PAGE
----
Police in England responded to a car accident after an Apple Watch on the wrist of an unconscious man sent a request for help.
Details on the crash, including the victim’s condition, were not available. But the emergency SOS may have been a first for police in Surrey, who enthusiastically posted it on Twitter and tagged Apple CEO Tim Cook. The tweet also included a string of emoji showing a watch, satellite and rescue vehicles.
Last week we responded to an automated Apple Watch fall detection alert after a driver that was involved in a collision had been knocked unconscious.
The alarm provided emergency responders with GPS data to quickly locate the scene.
@Apple @tim_cook pic.twitter.com/cmTW6K2na0
— RPU – Surrey Police (@SurreyRoadCops) November 4, 2019
Apple Watch is a lifesaver
The Apple Watch is the top smartwatch on the market thanks in no small part to its health-tracking and safety benefits.
Headlines and stories like this became common last year when Apple Watch Series 4 debuted. It added advanced features like ECG heart tests and fall detection.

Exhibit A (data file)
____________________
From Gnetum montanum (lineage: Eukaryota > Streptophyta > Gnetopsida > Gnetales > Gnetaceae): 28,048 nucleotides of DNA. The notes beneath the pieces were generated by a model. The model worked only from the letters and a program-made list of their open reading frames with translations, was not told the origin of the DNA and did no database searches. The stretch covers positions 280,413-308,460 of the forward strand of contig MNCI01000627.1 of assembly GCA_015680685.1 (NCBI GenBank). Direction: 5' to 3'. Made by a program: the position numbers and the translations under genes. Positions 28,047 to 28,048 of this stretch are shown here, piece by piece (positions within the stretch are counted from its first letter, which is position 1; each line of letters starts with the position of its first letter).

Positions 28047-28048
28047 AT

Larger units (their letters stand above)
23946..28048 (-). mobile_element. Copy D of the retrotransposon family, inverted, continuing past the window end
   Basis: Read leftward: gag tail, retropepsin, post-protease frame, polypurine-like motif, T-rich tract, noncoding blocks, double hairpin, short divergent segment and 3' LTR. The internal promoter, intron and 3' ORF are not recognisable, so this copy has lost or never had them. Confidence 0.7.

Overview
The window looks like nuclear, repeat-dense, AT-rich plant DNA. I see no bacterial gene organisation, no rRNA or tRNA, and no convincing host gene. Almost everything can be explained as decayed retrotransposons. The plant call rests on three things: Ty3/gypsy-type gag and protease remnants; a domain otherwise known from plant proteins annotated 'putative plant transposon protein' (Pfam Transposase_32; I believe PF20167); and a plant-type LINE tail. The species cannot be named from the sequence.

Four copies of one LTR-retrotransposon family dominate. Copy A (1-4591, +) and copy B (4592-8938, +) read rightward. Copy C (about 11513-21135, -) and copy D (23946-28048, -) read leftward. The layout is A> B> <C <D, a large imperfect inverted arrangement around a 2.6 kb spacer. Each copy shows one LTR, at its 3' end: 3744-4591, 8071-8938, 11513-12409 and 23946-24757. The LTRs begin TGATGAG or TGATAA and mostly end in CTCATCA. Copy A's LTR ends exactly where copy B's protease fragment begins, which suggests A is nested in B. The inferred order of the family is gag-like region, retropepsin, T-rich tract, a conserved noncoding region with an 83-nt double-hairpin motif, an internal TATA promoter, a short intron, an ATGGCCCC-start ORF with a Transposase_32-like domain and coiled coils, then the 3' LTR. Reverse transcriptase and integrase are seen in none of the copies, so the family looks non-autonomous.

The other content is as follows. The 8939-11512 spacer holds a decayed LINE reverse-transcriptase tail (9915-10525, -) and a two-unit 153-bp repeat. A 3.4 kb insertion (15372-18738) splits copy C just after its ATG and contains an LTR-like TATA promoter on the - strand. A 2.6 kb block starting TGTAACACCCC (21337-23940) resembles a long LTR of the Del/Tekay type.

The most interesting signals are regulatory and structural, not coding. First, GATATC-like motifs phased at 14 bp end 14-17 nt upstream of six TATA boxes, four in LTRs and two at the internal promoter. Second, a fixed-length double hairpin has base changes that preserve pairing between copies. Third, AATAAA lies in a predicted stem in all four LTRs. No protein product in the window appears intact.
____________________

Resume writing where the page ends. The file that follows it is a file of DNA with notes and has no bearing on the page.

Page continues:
During the Series 4 launch event, Apple described fall detection as a feature that could identify slip-and-fall events. (Just make sure you turn on fall detection before you need it.) Since the launch, fall detection proved a lifesaver in a variety of other traumatic incidents, including car wrecks. In June, an 87-year-old Maine woman in a car wreck received quick help after Apple Watch fall detection picked up the crash and called emergency responders.
In Surrey, rescuers found the crash victim thanks to GPS location provided by the Apple Watch.